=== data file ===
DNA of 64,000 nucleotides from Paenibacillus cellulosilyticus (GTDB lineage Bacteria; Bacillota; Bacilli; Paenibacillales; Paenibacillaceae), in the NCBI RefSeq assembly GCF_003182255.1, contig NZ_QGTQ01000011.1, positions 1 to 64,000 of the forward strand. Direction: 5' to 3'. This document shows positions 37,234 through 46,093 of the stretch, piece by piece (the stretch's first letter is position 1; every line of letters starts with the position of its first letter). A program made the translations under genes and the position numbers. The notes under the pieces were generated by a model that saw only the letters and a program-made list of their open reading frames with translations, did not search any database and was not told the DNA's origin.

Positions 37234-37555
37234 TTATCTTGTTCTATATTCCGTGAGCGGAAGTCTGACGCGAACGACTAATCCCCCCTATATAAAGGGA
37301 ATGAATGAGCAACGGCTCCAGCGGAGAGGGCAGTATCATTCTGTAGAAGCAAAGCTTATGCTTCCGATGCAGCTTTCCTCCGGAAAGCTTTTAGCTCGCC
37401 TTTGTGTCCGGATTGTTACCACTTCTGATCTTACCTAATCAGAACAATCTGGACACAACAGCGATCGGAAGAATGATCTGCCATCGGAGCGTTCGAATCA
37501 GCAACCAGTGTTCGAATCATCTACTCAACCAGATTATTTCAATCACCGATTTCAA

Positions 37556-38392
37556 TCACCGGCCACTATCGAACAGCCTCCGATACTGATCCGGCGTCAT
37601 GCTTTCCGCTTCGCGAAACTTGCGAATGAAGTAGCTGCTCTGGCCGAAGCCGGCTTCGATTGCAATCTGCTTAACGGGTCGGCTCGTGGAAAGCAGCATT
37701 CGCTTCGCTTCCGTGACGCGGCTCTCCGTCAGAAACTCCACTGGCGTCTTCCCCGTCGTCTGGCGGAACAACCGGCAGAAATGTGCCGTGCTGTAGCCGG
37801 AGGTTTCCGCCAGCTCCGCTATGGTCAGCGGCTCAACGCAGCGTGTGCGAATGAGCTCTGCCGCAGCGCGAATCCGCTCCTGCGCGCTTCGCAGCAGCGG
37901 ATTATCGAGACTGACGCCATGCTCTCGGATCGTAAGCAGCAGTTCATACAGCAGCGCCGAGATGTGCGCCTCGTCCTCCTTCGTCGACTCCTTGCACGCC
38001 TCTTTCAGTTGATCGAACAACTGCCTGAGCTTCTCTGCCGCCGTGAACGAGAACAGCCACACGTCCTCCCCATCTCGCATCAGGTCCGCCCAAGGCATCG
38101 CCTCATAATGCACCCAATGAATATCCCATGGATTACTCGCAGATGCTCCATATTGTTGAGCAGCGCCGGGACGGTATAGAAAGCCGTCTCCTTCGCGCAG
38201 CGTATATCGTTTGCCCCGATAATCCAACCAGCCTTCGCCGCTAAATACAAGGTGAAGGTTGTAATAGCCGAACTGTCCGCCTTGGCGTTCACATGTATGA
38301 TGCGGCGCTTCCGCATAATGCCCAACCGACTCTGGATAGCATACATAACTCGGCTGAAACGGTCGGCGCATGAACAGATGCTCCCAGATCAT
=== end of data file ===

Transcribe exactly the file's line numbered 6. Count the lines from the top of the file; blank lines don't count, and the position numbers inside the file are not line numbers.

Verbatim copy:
37501 GCAACCAGTGTTCGAATCATCTACTCAACCAGATTATTTCAATCACCGATTTCAA